Taxing Our Lives: Unpaid costs and wages in transit

The film Who Framed Roger Rabbit is a surreal comedy-fantasy depiction of a city run on entertainment in which a corrupt judge, who runs a company that took over a trolley car line, attempts to take over and buy the city. The fantasy is based in some reality. In the 1930s and 1940s, an alliance of major automotive capitalists united to purchase mass transit companies and replace electric rail services with buses. Firestone, Standard Oil of California, Phillips, General Motors, Federal Engineering, and Mack formed corporate front companies for these purposes, and a 1947 federal anti-trust suit found them guilty conspiracy to acquire control of a number of transit companies to form a transportation monopoly, and conspiring to monopolize sales of buses and supplies to companies owned by the City Lines (one of their front companies)[i]. While it’s been suggested that this is the major reason for the collapse of mass transit in the US, the data is lacking. The impact of the so-called GM conspiracy has been overstated; other larger factors probably played a more significant role in the demise of mass transit. There is however a shadowy underbelly to the role that transit plays in our lives.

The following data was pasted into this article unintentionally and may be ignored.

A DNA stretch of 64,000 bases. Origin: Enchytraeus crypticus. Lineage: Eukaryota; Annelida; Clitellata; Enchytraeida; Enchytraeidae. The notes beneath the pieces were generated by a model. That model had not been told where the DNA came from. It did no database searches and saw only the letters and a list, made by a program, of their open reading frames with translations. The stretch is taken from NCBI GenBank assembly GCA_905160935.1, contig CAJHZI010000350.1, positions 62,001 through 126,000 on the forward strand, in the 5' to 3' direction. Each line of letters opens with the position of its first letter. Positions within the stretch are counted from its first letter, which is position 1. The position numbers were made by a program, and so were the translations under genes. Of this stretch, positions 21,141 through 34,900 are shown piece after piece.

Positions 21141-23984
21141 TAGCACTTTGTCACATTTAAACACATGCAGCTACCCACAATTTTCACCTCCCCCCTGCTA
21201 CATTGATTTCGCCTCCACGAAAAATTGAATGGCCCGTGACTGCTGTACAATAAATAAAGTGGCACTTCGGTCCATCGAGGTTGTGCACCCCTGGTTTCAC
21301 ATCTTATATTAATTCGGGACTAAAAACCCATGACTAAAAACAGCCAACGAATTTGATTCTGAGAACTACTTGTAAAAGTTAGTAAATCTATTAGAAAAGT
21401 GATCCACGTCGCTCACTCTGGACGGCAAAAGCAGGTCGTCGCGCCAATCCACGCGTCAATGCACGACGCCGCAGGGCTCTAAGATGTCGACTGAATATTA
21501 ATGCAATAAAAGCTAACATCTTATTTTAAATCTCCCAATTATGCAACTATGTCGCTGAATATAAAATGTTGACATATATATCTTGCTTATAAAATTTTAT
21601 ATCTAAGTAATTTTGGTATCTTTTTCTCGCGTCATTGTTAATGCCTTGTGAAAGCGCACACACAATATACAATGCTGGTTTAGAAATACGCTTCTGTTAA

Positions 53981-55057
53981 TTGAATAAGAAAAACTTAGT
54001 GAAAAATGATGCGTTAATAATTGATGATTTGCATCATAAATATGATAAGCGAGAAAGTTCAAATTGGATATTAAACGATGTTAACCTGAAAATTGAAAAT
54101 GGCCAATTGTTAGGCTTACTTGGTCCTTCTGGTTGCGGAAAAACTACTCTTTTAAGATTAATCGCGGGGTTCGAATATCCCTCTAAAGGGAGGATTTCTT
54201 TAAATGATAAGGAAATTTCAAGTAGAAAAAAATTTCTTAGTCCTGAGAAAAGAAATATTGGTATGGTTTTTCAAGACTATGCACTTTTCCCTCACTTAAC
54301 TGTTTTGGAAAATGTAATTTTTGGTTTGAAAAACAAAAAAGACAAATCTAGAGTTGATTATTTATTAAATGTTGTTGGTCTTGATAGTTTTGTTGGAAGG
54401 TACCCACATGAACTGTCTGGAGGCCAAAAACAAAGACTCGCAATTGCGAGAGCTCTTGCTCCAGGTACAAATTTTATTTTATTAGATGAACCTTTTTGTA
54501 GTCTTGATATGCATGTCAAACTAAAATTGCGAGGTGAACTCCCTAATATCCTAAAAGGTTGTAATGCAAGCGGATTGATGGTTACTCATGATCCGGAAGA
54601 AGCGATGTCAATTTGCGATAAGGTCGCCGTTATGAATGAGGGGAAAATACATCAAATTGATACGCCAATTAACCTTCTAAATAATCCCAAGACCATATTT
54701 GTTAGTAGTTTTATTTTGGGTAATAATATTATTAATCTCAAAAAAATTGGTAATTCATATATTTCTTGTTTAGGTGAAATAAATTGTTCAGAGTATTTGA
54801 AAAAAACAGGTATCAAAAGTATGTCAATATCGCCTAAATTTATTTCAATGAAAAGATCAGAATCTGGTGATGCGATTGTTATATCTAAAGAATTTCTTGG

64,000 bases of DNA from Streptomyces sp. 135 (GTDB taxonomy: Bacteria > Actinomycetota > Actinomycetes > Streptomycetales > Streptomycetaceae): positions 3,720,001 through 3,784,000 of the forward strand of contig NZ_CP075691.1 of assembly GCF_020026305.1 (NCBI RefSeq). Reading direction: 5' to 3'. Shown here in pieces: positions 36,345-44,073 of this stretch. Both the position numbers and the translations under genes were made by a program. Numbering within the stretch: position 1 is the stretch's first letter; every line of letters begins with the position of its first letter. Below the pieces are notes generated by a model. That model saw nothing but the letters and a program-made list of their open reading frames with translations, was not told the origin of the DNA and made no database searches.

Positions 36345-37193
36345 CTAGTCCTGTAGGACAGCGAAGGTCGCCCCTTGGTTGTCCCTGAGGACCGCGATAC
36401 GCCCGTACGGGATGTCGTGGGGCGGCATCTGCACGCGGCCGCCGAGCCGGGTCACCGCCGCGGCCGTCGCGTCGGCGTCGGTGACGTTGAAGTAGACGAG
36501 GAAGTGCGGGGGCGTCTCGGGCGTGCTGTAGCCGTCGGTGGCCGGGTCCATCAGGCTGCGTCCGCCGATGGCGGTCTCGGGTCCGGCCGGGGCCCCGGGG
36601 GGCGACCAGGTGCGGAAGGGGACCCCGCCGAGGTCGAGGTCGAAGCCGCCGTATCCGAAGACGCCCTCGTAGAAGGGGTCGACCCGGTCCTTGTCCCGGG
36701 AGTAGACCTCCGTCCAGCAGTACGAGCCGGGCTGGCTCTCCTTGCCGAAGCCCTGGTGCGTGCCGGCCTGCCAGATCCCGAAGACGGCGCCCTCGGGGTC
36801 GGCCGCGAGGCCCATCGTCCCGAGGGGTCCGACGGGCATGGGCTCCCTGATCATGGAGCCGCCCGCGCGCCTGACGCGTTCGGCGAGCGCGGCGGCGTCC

Continue reading

Advertisements